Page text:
The UN claims that around 90,000 Rohingyas have been displaced in the last few weeks due to the violence in the Rakhine state of Burma. However, with their own staff and other international NGO staff being pulled out of the country due to the horrific levels of violence, they are unable to asecrtain the real extent of the violence. 
 
Amidst the desperation, the...

Rohingya - The Forgotten Refugees.

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Since the clash between the Rakhines and the Rohingyas surfaced 3 weeks ago, it has shown no signs of improvement let alone ending; the violence ferociously continues as its estimated over 6000 Rohingya people have died with cases of deaths every day of both Rakhine and Rohingya, 12,000 displaced and an immeasurable amount of homes still continue to be burned down (though according to the Rohingya Blogger, it has stopped in the Sittwe and Maungdaw township). The Nasaka, the Bumese Border Force, are left to their own devices under the rubric of National security, they have had a long run in their part in making the lives of the Rohingya a living hell. However, their crimes have taken a new height since these clashes began, aiming to systematically rid the Rohingya and make them leave Arakan, a plan which had succeeded in 1992 when a similar incident resulted in the mass exodus of the Rohingya.

Protest in London Exposes Plight of the Rohingyas

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Over sixty protestors united in response to the horrific abuse of human rights against the Rohingyas outside the Embassy of Mayanmar on Wednesday, 13 June.

Both in English and Burmese, protestors chanted ‘Free Free Rohingya’ and ‘Peaceful coexistence in Arakan!’ amidst speeches made by members and supporters.  The Rohingya community and their supporters from across the UK united at the protest against the persecution of Rohingya in Mayanmar also known as Burma.

The Ethnic Clash Between Rakhines And The Rohingyas

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The mainstream media call it a sectarian clash, between Buddhists and Muslims but the trouble is significantly more deep rooted. The escalated clash was a result of an ongoing struggle between the Rakhines (Arakanese Buddhists) and the Rohingyas. The clash as the mainstream media would say started with the murder of a Buddhist woman last month which led to the bus attack by the Rakhines (on the 3rd June) in the western part of the Arakan state which carried 9 Rohingyas. From this, the clash escalated as hundreds of homes were burnt and hundreds of people died in the process, creating uproar especially in the Sittwe, Ramree, Maung Daw and Buthidaung Townships.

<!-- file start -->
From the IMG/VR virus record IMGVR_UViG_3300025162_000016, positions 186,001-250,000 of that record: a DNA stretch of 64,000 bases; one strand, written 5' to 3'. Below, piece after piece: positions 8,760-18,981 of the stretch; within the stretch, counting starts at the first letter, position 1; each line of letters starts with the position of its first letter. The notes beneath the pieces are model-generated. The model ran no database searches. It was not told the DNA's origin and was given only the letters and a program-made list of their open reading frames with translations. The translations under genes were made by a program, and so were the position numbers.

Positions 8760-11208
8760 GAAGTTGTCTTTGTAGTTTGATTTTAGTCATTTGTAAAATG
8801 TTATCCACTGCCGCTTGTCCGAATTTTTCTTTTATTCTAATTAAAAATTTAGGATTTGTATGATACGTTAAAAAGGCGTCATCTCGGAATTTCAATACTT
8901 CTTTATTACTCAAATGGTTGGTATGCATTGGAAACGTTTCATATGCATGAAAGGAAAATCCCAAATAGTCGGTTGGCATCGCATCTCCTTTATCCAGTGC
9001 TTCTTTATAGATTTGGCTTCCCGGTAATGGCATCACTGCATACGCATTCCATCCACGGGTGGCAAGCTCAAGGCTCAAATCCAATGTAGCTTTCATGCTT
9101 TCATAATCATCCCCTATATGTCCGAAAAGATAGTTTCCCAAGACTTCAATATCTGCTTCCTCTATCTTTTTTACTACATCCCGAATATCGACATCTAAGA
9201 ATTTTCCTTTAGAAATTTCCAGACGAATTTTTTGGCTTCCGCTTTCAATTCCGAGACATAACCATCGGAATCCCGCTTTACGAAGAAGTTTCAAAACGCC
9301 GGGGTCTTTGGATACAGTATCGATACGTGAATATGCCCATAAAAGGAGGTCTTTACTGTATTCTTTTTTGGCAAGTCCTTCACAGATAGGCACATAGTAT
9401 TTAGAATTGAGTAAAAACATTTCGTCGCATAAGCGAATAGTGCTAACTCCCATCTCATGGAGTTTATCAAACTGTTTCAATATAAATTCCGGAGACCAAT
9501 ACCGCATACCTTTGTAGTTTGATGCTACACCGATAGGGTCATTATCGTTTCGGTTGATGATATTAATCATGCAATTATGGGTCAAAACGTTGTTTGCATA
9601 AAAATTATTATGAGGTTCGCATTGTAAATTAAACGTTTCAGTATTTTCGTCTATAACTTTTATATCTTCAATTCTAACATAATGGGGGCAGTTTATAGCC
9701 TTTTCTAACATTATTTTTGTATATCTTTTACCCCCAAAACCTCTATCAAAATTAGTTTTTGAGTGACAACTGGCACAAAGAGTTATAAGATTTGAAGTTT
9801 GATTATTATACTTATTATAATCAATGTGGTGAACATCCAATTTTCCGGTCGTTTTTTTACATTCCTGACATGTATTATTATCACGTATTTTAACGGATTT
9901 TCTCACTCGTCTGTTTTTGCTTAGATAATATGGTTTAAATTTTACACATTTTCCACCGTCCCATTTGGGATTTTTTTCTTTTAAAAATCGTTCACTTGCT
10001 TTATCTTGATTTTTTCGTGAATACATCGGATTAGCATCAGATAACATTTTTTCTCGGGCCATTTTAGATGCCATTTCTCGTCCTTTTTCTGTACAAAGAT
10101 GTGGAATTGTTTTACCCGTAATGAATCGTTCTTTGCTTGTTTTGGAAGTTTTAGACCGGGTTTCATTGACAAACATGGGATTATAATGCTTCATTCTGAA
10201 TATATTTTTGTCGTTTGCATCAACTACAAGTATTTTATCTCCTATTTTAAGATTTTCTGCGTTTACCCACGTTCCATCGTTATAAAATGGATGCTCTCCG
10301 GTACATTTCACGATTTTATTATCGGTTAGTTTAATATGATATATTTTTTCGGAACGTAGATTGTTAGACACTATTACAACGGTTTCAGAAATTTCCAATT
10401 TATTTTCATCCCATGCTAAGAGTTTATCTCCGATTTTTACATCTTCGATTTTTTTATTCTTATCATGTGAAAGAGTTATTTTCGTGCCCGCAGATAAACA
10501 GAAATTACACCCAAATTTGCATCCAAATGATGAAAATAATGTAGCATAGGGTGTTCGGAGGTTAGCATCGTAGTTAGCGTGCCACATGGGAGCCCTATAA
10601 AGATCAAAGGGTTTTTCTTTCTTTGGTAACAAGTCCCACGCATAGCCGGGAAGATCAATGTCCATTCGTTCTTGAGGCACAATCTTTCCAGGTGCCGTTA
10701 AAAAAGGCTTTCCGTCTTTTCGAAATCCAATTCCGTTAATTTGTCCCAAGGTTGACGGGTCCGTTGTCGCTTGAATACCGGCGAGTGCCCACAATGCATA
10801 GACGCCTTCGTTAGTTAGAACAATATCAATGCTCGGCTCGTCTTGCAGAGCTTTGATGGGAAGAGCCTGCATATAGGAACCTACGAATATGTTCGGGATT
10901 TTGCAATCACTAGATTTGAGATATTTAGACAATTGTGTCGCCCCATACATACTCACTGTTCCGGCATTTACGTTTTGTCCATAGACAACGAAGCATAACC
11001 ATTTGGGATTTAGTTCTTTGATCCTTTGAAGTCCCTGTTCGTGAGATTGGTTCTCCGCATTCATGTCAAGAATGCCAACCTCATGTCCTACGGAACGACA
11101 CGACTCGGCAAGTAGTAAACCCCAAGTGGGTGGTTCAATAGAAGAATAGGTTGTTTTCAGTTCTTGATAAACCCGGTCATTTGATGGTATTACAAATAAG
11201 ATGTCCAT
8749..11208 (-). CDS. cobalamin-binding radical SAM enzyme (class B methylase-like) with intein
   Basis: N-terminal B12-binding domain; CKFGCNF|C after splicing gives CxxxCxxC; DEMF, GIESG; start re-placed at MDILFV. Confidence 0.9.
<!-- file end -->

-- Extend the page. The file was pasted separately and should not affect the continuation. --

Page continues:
Rohingya In Depth - Interview with Maung Tun Khin

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From face value, Tun Khin is indistinguishable in our multicultural society, but he is one of the few Rohingyans who settled in the U.K after experiencing the persecution of hardship imposed on his people first hand in the Arakan state in Burma. Though he has only been living here for a few years, he has wasted no time is trying to voice the injustices of the Rohingyas in hopes that change can happen. Tun Khin is the president of the Burmese Rohingyan Organisation UK (BROUK), who with other Rohingyan people have been working relentlessly in raising awareness of the daily injustices the Rohingyans continually face in Burma and for the scattered rohingya refugees in places such as Maylasia, Thailand and especially Bangladesh. I sat down with Tun Khin and asked about his experiences of injustice as a Rohingyan but also what progress has been made in spreading the message of the Rohingyan people.  

The Rohingya Cultural Gathering

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Earlier this week, the Burma Rohingya Organisation UK (BROUK) held a cultural interchange gathering at the Burma Campaign Office in Old Street, London. Every month the Burma Campaign Office holds these gatherings for all the ethnic groups of Burma to come together and learn about the different cultures. They believe that together the ethnic minorities of Burma are stronger, as Nant Bwa Bwa Phan (Burma Campaign Office volunteer) said at the start of the gathering "Burma is all of ours".